The question facing the Kings isn't why Ilya Kovalchuk turned them down. It's how can they become a desirable destination for the elite free agents who can transform them into perennial Stanley Cup contenders?
Kovalchuk, unbending in his quest for an Alexander Ovechkin-like 10-year, $100-million deal, said no to the Kings on Sunday. General Manager Dean Lombardi made at least two offers but the sides were far apart. Not a million or two -- more like 10 times that in total value.
He would have been exciting and maybe Coach Terry Murray could have taught him how to play defense, but $100 million is a lot, especially with the labor deal expiring in 2012 and owners rumbling about pushing the salary cap down. The Kings want to re-sign Drew Doughty -- who will command megabucks -- as well as Jack Johnson and Wayne Simmonds and chose to funnel their resources toward that trio. That's defensible, but will those players want to stay if the Kings can't draw top-tier free agents to fill the holes in their lineup?
Kovalchuk's agent, Jay Grossman, said his client was looking to announce a decision Monday but later amended that to say Kovalchuk had narrowed his choices with "details to be finalized." The delay doesn't mean the Kings are back in the hunt: team insiders said they're out. So, apparently, are the New York Islanders.
The New Jersey Devils are the most likely to win his signature but they must move some bodies first. During the summer teams can be 10% over the $59.4-million cap limit but must be under the cap when the season opens.
Maybe there's the answer for the Kings: they can dine on the Devils' leftovers now that all the top free agents are sewn up. Of course, it will cost the Kings players or draft picks, which they wouldn't have given up if they had signed Kovalchuk or a top-end defenseman.
New Jersey has depth at center and probably would trade Brian Rolston and his $5.062-million cap hit for the next two seasons, but he's 37 and that's expensive. Toronto is willing to trade defenseman Tomas Kaberle but probably would want prospects and picks in return.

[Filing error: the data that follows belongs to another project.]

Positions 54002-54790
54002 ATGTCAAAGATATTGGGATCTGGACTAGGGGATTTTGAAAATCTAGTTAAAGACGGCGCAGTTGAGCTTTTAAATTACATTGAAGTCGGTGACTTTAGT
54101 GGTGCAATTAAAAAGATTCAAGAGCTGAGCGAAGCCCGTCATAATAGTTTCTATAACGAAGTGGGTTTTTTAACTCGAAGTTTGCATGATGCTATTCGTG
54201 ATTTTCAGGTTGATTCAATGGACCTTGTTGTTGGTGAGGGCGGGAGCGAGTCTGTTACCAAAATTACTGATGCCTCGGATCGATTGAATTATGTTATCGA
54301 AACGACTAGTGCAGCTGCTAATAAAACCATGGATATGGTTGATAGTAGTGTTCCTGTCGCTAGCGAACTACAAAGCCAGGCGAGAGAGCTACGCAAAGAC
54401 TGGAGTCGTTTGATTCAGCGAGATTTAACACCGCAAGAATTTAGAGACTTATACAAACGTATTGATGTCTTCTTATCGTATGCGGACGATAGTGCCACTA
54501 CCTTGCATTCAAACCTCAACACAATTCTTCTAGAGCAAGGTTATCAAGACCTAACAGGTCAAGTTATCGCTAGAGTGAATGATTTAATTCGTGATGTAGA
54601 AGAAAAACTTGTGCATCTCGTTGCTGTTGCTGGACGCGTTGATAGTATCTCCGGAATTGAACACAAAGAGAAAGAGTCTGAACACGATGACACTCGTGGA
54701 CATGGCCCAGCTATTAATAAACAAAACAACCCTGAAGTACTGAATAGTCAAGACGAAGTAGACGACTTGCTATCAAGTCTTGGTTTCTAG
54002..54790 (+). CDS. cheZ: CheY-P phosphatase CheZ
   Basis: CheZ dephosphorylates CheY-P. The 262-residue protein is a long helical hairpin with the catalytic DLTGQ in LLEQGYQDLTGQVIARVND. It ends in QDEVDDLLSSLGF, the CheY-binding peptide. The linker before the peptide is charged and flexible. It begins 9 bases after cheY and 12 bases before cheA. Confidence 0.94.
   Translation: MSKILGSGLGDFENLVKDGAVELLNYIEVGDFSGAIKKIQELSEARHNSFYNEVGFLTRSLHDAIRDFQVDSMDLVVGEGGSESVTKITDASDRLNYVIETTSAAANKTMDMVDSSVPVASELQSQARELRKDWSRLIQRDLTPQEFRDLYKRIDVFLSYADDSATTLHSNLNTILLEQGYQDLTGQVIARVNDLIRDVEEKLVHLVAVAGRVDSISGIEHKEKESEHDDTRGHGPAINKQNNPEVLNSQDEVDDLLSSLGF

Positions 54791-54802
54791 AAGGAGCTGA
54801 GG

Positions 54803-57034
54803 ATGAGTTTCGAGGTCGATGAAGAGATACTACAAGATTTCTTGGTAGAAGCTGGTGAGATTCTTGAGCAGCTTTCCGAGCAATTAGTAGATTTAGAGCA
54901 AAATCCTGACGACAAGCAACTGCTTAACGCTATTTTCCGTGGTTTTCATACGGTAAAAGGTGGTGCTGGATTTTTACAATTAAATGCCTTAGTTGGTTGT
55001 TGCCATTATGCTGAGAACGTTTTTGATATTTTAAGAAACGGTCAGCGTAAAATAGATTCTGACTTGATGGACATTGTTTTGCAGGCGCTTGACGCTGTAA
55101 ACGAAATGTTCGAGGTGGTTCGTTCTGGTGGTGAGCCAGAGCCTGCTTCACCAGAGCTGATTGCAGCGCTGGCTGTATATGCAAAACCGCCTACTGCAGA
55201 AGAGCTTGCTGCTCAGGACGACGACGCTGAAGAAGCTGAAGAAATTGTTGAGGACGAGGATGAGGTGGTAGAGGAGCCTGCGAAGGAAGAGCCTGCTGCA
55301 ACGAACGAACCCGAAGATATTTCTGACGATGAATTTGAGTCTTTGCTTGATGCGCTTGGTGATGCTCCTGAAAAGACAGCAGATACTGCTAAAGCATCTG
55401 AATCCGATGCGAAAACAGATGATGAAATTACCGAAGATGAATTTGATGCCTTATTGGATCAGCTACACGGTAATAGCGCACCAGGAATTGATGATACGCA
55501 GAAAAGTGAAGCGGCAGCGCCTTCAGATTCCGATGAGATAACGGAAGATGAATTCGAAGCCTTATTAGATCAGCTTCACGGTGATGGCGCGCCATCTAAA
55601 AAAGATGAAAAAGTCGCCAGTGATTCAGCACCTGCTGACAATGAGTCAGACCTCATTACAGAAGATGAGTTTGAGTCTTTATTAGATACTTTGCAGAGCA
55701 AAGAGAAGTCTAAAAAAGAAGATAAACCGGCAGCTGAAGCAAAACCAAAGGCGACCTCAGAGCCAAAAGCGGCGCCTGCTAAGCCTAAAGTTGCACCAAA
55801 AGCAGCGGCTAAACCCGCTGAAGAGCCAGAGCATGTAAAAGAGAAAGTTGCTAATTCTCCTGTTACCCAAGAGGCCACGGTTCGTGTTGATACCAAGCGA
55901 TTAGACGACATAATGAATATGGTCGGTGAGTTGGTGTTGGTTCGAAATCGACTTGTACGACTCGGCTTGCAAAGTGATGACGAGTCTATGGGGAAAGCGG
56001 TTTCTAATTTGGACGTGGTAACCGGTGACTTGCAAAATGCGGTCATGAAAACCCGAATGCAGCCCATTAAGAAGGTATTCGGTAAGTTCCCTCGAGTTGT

Several teams are over or near the cap and will make deals. The Kings like often-injured Philadelphia Flyers left wing Simon Gagne, who has one year left at $5.25 million. The Calgary Flames, close to the cap, might deal a defenseman, maybe hard-hitting Robyn Regehr.
The Boston Bruins reportedly have considered trading center Marc Savard, who has a cap hit of just over $4 million through 2016-17. He'd be a good fit, but he has a modified no-trade clause and can list five teams he'd be willing to play for. There's no guarantee he'd agree to come here.
Which brings us back to why Kovalchuk said no to the Kings, and Marion Hossa did a year ago and Zdeno Chara did in 2006. And defensemen Paul Martin and Dan Hamhuis did last week.
Chara was a long shot. The Kings were bad and Chara decided to stay in the East with its infinitely easier travel, signing with the Bruins. The Kings salivated over Hossa but he wanted to play for a Cup contender and signed with the Chicago Blackhawks.
So the Kings have had to settle for third- and fourth-tier free agents. The exception was defenseman Rob Scuderi, who came here last summer mainly because they gave him more security and money -- four years and $13.6 million -- than anyone else.
The Kings targeted the smart and steady Martin but he signed with Pittsburgh for $25 million over five years. Mobile Dan Hamhuis was Plan B but he wanted to be close to home and signed with Vancouver.
It's a chicken-and-egg dilemma for the Kings. They can't attract elite free agents until they become a Cup contender, but they can't become a contender until they lure players they haven't developed -- a productive winger, second-line center and fleet defenseman.
They will try to fill holes with prospects such as centers Brayden Schenn and Andrei Loktionov and defensemen Thomas Hickey, Viacheslav Voynov and Jake Muzzin. That's a lot to ask.
Because the Kings can't pick up and move to the East, they have no choice but to hope they have drafted and developed players well enough to become a choice destination before their talented kids become frustrated by early playoff exits and flee, and the rebuilding process has to start all over again.